Thursday, May 25, 2017

The Church of Starbucks

Starbucks Reserve Roastery & Tasting Room, Seattle
Tour bus parked outside said Roastery. 

I had no intention of going in. But there was a pack of tourists milling around taking selfies and I thought, What the hell is this?

The experience was surreal. It was more crowded than a nightclub, with music pumping throughout the space. Only, instead of dancing, patrons were sipping on tasting flights of either coffee or tea.

One employee moved through the crowd with his iPad taking orders, while servers brought out tiny coffee cups lined up and labeled on a naturally sourced, organic, free trade bamboo tray with all the seriousness of a sommelier.

The coffee was poured from various brewing devices that looked more like the set up in a mad scientist's lab.

Image result for mad scientist lab

There was also ample retail space where one could buy exotic coffee beans as well as a wide variety of exotic means by which to grind, brew, and drink the stuff. And everyone was, quite literally, drinking it up.

I'm dangerously close enough to joining the cult myself but I got out of there fast, headed across the street, and grabbed a beer before the jitters could set in.

Monday, May 22, 2017

I just attended the most awesome funeral ...

... said no one ever. But just last weekend, I did.

Home again, I woke up this morning with a feeling that's hard to describe. Travel, jet lag, thinking juice, and whole lot of awesomeness combined to produce sadness and longing wrapped in a thick cushion of joy, nostalgia, love, and gratefulness.

We reconnected with people we haven't seen in a while, and we made new friends. We laughed, cried, and laughed some more.

And, celebrated. Family and close friends went to Buca di Beppo for dinner after the service and our large party was placed in a back room where, it appeared, all the large parties got seated. The first thing the waiter asked was, What are you celebrating?

A funeral, someone answered. Then, A celebration of life - which it was.

The room was loud with conversation and even more loud when a team of wait staff came to deliver birthday cake amidst clapping and singing in the manner one hopes one is never subjected to in a restaurant.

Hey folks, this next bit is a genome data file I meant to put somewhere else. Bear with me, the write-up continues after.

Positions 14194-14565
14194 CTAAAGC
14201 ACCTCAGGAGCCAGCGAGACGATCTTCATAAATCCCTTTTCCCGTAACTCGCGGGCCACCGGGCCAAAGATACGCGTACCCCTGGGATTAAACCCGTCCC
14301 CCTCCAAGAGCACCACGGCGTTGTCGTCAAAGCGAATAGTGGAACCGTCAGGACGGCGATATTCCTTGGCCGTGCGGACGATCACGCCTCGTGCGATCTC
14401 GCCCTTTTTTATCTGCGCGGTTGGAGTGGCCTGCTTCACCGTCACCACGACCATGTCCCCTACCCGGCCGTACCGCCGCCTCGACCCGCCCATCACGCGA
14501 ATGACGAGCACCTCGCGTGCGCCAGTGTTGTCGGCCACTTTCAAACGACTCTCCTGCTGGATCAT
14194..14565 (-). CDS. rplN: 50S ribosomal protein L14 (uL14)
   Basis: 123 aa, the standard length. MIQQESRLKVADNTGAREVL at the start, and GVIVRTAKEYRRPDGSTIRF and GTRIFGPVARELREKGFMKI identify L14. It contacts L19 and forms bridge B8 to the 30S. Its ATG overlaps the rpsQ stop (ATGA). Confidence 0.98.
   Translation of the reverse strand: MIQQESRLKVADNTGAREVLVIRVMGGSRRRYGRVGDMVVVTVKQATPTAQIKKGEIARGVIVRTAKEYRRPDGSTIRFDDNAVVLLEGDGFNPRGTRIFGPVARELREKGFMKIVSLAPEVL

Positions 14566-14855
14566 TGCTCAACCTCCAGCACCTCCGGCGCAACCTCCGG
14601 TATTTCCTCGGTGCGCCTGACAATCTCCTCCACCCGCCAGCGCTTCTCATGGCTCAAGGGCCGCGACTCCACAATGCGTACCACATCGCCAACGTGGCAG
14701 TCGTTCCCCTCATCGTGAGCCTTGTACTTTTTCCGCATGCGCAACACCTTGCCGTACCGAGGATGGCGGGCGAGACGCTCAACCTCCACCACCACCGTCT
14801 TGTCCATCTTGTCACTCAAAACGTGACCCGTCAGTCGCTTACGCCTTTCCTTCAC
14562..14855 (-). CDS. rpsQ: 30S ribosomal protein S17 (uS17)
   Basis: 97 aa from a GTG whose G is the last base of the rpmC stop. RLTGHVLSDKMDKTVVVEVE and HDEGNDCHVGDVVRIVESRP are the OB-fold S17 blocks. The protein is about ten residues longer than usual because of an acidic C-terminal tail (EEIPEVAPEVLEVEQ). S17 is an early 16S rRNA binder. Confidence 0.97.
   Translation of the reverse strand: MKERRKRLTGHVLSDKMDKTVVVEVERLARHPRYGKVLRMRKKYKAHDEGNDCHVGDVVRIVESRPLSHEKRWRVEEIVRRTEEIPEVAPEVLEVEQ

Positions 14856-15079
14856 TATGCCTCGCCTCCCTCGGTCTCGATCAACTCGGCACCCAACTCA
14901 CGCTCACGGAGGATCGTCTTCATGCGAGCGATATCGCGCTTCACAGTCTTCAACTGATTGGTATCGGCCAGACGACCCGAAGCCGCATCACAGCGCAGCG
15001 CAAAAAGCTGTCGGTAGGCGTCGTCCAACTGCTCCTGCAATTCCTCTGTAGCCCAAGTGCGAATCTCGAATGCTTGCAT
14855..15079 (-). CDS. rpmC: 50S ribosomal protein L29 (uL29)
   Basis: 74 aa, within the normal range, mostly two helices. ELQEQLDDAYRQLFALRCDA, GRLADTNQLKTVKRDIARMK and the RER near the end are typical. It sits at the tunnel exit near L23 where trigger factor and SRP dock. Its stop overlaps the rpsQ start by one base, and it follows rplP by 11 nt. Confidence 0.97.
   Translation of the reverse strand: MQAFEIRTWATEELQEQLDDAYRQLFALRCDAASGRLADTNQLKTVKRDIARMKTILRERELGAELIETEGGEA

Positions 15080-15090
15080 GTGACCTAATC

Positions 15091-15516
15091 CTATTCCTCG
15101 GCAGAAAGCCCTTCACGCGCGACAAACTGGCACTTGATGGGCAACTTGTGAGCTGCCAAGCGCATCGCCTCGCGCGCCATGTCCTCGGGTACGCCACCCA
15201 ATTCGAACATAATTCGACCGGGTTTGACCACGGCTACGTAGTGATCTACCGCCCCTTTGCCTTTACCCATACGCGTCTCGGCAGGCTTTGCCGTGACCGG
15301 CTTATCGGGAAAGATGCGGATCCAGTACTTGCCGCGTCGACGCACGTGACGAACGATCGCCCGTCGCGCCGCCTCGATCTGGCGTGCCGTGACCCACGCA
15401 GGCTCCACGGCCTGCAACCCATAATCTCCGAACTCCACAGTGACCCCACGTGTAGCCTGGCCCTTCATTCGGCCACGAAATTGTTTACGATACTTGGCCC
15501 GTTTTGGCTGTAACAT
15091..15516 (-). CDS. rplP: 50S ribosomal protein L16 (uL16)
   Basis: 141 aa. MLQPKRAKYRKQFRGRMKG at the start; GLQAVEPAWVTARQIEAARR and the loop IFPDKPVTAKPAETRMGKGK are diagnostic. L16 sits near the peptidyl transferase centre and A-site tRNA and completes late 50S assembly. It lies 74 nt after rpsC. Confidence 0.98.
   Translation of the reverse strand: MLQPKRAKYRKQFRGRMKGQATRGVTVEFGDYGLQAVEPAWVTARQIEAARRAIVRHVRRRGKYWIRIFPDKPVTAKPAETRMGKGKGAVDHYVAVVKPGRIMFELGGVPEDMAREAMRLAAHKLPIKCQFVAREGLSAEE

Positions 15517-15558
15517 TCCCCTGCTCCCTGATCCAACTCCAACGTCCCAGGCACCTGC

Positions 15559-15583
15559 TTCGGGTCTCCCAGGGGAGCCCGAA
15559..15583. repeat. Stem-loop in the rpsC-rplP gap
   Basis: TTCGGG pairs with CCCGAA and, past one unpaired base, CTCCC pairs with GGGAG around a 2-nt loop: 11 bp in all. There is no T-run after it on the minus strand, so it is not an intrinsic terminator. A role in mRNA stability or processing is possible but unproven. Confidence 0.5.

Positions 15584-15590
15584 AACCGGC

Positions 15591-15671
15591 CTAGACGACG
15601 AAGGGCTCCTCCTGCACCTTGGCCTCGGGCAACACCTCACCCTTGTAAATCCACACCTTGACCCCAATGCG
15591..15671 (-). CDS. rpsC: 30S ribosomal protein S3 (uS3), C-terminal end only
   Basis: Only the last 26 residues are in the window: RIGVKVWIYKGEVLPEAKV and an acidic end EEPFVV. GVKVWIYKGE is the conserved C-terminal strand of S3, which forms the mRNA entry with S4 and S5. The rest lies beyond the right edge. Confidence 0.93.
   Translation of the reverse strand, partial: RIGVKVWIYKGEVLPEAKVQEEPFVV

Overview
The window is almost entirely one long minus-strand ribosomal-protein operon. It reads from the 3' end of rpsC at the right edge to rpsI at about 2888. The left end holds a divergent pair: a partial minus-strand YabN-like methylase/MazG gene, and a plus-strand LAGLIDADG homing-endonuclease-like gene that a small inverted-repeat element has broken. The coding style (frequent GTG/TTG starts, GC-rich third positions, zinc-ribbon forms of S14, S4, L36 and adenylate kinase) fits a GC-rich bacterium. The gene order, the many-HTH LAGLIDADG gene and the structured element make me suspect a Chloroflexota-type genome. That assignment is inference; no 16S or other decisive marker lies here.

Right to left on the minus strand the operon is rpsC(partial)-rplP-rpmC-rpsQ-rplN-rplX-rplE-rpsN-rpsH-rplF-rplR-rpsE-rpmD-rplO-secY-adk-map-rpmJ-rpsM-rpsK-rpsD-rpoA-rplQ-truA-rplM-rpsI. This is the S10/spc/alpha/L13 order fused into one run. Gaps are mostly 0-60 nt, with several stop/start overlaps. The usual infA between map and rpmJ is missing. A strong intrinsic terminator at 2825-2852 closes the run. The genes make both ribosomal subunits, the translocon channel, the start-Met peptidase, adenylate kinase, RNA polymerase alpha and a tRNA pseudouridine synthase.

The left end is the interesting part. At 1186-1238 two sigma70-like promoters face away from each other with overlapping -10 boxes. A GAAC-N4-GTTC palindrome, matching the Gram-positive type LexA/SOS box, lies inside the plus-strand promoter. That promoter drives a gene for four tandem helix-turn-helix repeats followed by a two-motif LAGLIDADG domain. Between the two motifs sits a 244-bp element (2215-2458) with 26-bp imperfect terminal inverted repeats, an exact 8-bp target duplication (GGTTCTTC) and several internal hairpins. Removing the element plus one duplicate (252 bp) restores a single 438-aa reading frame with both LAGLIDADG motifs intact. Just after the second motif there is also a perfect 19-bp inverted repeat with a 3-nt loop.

And, then, in a rare lull, someone at our table (and I know who) started clapping. I joined in and soon the whole table started clapping. No one knew why we were clapping but at that point it didn't matter. The next table joined in and it was certain we would have had the whole room clapping if we hadn't ended it with a joyous cheer.

As we left, someone at the next table asked, What were you celebrating?

Oddly, one responded, a funeral.

Actually, it was a celebration. And that's just the way Phil would have wanted it.

Rest in peace, Philip R. Compton.

Thursday, May 11, 2017

Still Up

The Columbia River got as high as 17 feet in March but started to recede by early April. Before we left town, I was hopeful that the beach would be back when we returned.

It was not. 

A week ago, it was at 11 feet and is now around 15 above normal. I know it rained while we were gone, but jeez.

We were sitting by the river earlier this week. It was a sunny day and everybody was out, walking the boardwalk. Many were seeing the river for the first time since the last sunny day - sometime last August. They would stop and point to where the beach used to be and explain to their children, "Once upon a time, there was a beach. Right. There."

Interestingly, the Bonneville Dam's spill rate over the last few days was at a low of 134 and high of 259. (I think the unit of measure is cubic feet per second. Not sure about that.) What's going on there? 

On that same sunny evening, we watched as PDX reversed the flight pattern for takeoff and landing.
The wind appeared to be from the West as evidenced by the spinnakers on sailboats racing upstream and, for a while, we watched planes leaving PDX headed West.

Then, it reversed. Even as the spinnakers continued to indicate winds from the West, planes were now taking off to the East. We usually observe one or the other flight pattern but this was the first time we saw both in a single span of time.

Who makes the decision to reverse the flight pattern? If the wind direction is different on the river than higher up, at what height does it reverse? (I wish Phil were here to explain this to me.)

I don't have any answers but I'll be sure to keep an eye on the situation. I hope to post pictures of the beach when it returns.